but Richard, you seem mostly to ask questions. what do you propose?

if condos and apartments are built along major commercial roads in these neighborhoods (e.g., Hawthorne, Division, MLK, Burnside), that does free up some single-family housing for those who are convinced that they can raise their families only in such dwellings.

i disagree, because of the scale of growth. condos are a drop in the housing pool bucket and don't even keep pace with population growth. the majority of home growth isn't in "Hawthorne/Division/MLK/Burnside"--it's in the suburbs. for every condo in the pearl or along SE Division, *ten* are going in in the suburbs.

Can they be any more vague about the prizes? I guess that means they haven't finished PLANNING this little contest, although they've started implementing it.

How about this for forethought and urban planning qualifications?

...and he stuck in his thumb and pulled out a plumb and said "what a good boy am I"...

eco's right!

All the "planning" as it's manifested itself around these parts amounts to nothing more than fiddling while Rome burns.

...and I think it's "...stuck in his thumb and pulled out a plumb bob...", or something to that effect....

...ask Gragg

I sense a typical Portland solution in the offing. Then city will decide what people need, and some of it will be built and people will stay away in droves.

The fact is, the American dream entails a yard and a single family home.

What it really takes to make the inner part of Portland livable is a six figure income, and at least ten years in the market to build enough equity to leverage yourself and your spouse into a decent home.

Thats what we did, and it tastes great and is less filling.

Except that if you are this side of roughly 48th or so on the East side, you better make sure you are at or over $200k a year (depending on how many rugrats you wanna have).

There are other things this city does that makes raising a family here harder than it otherwise should be.

But on the other hand, there are a lot of pluses, and my wife and I feel it is worth it, with all the hassle, headaches, dangers and expenses that come from living in inner SE with four (count 'em) kids.

Well, the problem in Portland has always been density. And by that I mean we have some of the densist politicians, "planners", and electorate in the USA.

Face it, folks: you elect idiots like Harry Potter and his band of wizards. You elect David Bragdon and his merry band of wizards. And you do it over and over again. What? You expect a different result? That's a good working definition of "insanity".

You don't want condo wastelands, aerial trams, and fixed rail? There are easy answers:

Stop electing these dense induhviduals!

We have, between Metro, PDC and CoPo, some 500 "planners". How about electing folks who'll send about 499 of them off to find real jobs?

I don't see a lot of political will; just a lot of carping about the results. Me, I plan to peddle the house in the next 3 to 5 years, and simply escape the friendly confines of the Metro "planning" area. I figure that if I can't vote them out, I can vote with my feet (and my money).

Let the retirees and the "creative class" live in the shoeboxes; let a developer put three houses on my lot, and never build any increased road capacity. Fine by me. I'll take the cash and move to a people-friendly area, then just kick back and watch Portland implode.

The housing market is like the Catholic Church: an abstract creature with it's own needs, mindless of its human components.

"Me, I plan to peddle the house in the next 3 to 5 years, and simply escape the friendly confines of the Metro "planning" area. I figure that if I can't vote them out, I can vote with my feet (and my money)."

Please, please don't leave us, Max! Whatever will our poor little old ciy do without you? What if there's no one (or money) to replace you?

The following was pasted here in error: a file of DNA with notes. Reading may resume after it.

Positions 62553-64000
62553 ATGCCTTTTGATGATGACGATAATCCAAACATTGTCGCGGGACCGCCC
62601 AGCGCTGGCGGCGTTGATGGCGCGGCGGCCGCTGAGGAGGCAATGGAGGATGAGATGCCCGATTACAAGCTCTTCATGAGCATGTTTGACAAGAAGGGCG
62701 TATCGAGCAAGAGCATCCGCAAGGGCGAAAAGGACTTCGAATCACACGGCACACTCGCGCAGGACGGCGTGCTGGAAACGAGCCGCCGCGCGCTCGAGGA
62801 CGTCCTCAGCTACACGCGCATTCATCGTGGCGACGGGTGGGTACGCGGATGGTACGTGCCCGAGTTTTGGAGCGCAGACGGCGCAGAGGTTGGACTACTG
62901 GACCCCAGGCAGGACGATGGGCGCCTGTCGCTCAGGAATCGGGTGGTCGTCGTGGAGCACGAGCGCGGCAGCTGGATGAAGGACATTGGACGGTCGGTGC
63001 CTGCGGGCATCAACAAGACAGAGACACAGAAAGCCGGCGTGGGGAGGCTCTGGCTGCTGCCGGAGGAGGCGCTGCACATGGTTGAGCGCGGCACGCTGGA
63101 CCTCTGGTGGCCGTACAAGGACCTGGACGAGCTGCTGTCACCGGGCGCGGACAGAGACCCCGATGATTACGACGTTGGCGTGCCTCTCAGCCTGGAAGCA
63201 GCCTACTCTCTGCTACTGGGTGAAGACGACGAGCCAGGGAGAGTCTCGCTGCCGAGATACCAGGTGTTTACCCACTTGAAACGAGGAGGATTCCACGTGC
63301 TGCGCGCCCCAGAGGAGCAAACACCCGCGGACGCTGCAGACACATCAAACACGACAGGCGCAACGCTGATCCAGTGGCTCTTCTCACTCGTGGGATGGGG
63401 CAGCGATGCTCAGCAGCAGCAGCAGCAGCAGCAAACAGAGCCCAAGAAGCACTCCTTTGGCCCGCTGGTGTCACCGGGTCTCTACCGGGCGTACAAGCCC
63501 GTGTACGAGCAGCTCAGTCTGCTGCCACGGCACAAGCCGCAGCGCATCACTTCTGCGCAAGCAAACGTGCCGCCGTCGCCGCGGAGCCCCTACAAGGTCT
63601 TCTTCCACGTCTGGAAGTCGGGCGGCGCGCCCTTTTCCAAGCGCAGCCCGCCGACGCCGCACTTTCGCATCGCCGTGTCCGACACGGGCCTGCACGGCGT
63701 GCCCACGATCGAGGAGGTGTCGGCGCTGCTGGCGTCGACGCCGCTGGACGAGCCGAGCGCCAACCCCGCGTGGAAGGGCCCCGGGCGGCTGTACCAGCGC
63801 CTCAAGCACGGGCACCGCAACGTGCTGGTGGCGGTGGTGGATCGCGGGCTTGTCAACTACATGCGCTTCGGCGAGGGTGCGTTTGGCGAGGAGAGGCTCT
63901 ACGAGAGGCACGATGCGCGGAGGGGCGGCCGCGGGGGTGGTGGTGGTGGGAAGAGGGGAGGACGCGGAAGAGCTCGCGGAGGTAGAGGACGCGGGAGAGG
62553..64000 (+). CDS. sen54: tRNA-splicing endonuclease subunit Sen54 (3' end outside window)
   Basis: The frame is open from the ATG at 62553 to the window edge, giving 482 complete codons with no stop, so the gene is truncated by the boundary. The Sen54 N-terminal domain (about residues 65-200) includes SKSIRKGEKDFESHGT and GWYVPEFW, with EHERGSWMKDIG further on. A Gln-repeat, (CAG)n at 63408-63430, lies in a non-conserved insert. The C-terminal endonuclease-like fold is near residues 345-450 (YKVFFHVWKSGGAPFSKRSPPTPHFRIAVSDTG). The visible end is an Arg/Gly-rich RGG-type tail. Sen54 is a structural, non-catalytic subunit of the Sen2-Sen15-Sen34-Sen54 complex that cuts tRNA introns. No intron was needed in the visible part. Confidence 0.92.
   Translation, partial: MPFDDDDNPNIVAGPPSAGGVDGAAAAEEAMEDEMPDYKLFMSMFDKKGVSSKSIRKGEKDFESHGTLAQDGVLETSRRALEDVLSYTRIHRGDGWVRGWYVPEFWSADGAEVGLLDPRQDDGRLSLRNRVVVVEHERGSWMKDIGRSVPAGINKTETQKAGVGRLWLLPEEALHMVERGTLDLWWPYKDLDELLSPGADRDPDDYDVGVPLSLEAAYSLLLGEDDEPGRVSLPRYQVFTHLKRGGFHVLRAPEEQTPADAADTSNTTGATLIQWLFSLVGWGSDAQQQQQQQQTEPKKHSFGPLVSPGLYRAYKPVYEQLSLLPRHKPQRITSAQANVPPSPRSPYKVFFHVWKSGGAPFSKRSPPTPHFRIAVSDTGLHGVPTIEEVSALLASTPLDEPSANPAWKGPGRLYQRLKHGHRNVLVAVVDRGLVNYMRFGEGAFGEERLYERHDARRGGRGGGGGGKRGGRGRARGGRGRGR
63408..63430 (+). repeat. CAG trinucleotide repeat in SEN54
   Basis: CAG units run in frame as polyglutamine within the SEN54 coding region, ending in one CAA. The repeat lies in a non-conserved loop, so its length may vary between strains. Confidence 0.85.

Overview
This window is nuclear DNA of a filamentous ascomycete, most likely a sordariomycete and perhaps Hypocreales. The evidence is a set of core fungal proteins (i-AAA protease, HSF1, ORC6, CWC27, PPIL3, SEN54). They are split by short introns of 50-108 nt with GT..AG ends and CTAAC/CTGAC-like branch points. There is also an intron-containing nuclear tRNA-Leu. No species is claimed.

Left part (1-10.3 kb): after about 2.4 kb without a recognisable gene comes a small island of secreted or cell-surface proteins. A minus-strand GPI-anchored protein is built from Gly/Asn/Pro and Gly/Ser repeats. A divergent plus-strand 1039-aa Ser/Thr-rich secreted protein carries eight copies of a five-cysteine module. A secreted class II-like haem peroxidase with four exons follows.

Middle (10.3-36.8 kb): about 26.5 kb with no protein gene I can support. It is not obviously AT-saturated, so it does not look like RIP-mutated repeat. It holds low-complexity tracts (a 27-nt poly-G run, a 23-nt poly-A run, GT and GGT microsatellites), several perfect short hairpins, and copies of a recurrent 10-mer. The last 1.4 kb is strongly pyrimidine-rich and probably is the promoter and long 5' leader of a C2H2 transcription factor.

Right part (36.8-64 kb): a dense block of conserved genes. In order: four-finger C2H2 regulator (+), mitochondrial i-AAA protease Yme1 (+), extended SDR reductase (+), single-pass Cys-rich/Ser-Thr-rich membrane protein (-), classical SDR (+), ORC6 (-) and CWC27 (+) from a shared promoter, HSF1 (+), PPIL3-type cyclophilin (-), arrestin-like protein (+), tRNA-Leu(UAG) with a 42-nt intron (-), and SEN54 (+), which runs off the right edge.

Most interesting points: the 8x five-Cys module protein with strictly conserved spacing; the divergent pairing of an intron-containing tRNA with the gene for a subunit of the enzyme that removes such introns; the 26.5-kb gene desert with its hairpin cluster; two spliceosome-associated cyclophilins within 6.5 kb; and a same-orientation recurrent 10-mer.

Oh well, bye bye Max the right-wing commenter. Long live Max light rail.

Kids need a place to play outdoors, at least when the temps are above 50 degrees.

Dog poop parks and concrete homages to local flora with a reflecting pool don't satisfy a child's innate desire to run, jump, climb, and play.

If density is the answer to family housing, then you have to include more jungle gyms/swing sets in the mix.

Gee, Richard, thanx for the prime example of the sort of density I was talking about.. I'll still be around - just not where I can be taxed to death for stupid stuff. And with folks like you around, I imagine there'll be plenty to discuss. More aerial trams and fixed rail, for sure.

Mister Tee is far too rational; look for him to move outside Metro's grasp as well. Dog-poop parks and kids just don't mix well.

Of course, the gigantic elephant in the room, planet-wide, that no one talks about anymore, is over-population, period.

Zero Population Growth was once a major plank in the environmentalist platform...not anymore...the people who are most concerned about the "environment" are rarely the ones contributing to the problem.

Breeding permits, people. I don't like the idea one bit, but it will eventually come to that, mark my words. You need a license to drive, and a thorough background check to own a firearm, but anyone, just anyone, can poop out 6 children without a second thought.

Thanks for mentioning population. We are growing at a rate of 1 billion new people every 14 years. You probably think there's 6 billion people but it's now 6.5. This problem is not something that we have to confront. It's going to confront us.

You probably think there's 6 billion people but it's now 6.5

6.6, actually.

for those over 40 or so, the world population has doubled in your lifetime.

Oh come on ecohuman,
You growth increases demands?

"growth" does not "have needs" ?????

Nonsense.
Because of growth and our planning agencies failing to manage it or genuinely plan for it we have shortages("needs") of every conceavable kind.

And it's only getting worse as Sam et al pretend their agenda has or will accomodate growth.

"The city will decide what people need,..."

Fortunately, this crew wasn't an obstacle for Mr. Lloyd.

Europe, Japan & China are struggling with population decline due to lower birth rates and the US, if not for the illegal alien problem, would be in the same boat. The graying of the population is a huge drain on resources.

"""""The graying of the population is a huge drain on resources."""""

Thank you I am trying to do my best.

Let's see now where was that brochure about Hawaii.

Greg C

Hmmm. Come to think of it ....It IS my fault I had only one kid.

Greg C

Except that if you are this side of roughly 48th or so on the East side, you better make sure you are at or over $200k a year (depending on how many rugrats you wanna have).

This is not true. A person with an under 100,000 income can find affordable single family housing with 3 bedrooms in neighborhoods near Holgate, Steele, Woodstock, bordered on the east by 52nd (or farther) and west by 39th.